Kara Walker. Photo: Ari Marcopoulos.

Kara Walker Chosen for Tate Modern’s 2019 Turbine Hall Commission

Tate Modern and Hyundai Motor announced today that Kara Walker will create the next annual Hyundai Commission, a site-specific work that will be installed in the museum’s massive Turbine Hall from October 2, 2019 to April 5, 2020.

The multidisciplinary, New York–based artist, who is perhaps best known for her use of black cut-paper silhouetted figures, often referencing the history of slavery and the antebellum South in the United States, completed her first large-scale public commission in 2014. The work, a monumental sphinxlike figure that was covered in sugar, was on view in the derelict Domino Sugar Refinery in Brooklyn that spring. Walker has since designed and directed a production of Vincenzo Bellini’s Norma for the Fifty-Sixth Venice Biennale in 2015 and created The Katastwóf Karavan, 2017, a musical installation that took the form of a steam-powered organ, as part of the Prospect.4 triennial in New Orleans.

“Kara Walker fearlessly tackles some of the most complex issues we face today,” Frances Morris, the director of Tate Modern, said in a statement. “Her work addresses history and identity with a powerful directness, but also with great understanding, nuance and wit. Seeing her respond to the industrial scale of the Turbine Hall—and the wider context of London and British history—is a hugely exciting proposition.”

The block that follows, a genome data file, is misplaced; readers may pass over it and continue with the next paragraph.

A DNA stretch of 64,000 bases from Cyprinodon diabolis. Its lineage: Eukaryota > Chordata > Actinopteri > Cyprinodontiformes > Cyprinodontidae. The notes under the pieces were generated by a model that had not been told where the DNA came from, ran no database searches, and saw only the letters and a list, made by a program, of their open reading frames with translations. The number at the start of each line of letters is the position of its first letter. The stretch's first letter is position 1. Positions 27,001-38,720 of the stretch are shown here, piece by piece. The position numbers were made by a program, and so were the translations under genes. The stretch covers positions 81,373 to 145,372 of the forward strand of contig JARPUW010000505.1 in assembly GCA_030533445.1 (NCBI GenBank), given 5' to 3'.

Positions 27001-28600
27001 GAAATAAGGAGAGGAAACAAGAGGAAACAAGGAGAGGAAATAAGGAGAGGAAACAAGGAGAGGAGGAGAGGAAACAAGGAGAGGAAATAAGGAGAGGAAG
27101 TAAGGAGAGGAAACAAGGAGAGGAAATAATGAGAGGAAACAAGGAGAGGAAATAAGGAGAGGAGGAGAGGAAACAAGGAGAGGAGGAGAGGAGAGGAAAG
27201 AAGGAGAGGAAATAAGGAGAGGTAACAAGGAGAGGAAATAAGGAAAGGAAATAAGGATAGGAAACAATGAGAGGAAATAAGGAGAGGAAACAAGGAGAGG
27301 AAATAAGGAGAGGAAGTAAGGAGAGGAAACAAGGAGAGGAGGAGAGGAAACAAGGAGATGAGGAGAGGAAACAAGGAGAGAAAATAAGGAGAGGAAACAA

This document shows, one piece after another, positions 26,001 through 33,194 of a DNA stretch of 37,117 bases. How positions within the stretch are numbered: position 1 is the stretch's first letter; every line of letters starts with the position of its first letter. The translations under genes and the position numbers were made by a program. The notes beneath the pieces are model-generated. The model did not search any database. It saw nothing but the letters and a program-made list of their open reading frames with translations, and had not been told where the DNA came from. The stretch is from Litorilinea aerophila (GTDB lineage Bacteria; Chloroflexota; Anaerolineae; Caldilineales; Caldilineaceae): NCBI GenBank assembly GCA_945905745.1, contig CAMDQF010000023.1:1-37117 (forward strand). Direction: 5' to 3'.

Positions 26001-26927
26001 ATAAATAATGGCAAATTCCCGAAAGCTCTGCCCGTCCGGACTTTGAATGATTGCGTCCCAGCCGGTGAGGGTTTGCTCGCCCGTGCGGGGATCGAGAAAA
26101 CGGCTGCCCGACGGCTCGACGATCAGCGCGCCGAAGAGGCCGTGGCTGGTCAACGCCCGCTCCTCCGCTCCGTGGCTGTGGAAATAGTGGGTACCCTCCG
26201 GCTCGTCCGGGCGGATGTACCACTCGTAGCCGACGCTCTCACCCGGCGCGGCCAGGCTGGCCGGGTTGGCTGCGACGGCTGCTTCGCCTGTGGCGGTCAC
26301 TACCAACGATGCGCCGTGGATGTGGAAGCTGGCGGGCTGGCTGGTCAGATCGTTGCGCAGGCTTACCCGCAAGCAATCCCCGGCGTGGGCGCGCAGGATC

Since Tate Modern opened in 2000, Turbine Hall has hosted artists such as Tania Bruguera, Superflex, and Philippe Parreno. The first commission, I Do, I Undo, I Redo, created by Louise Bourgeois, consisted of three steel towers—each about thirty feet high—that visitors could climb. The commissions are made possible by the long-term partnership between Tate and Hyundai Motor, confirmed until 2025 as part of the longest initial commitment from a corporate sponsor in Tate’s history.

The 2019 Hyundai Commission will be curated by Clara Kim, senior curator, international art (Africa, Asia, and the Middle East), and Priyesh Mistry, assistant curator, international art, and will be accompanied by a new book from Tate Publishing.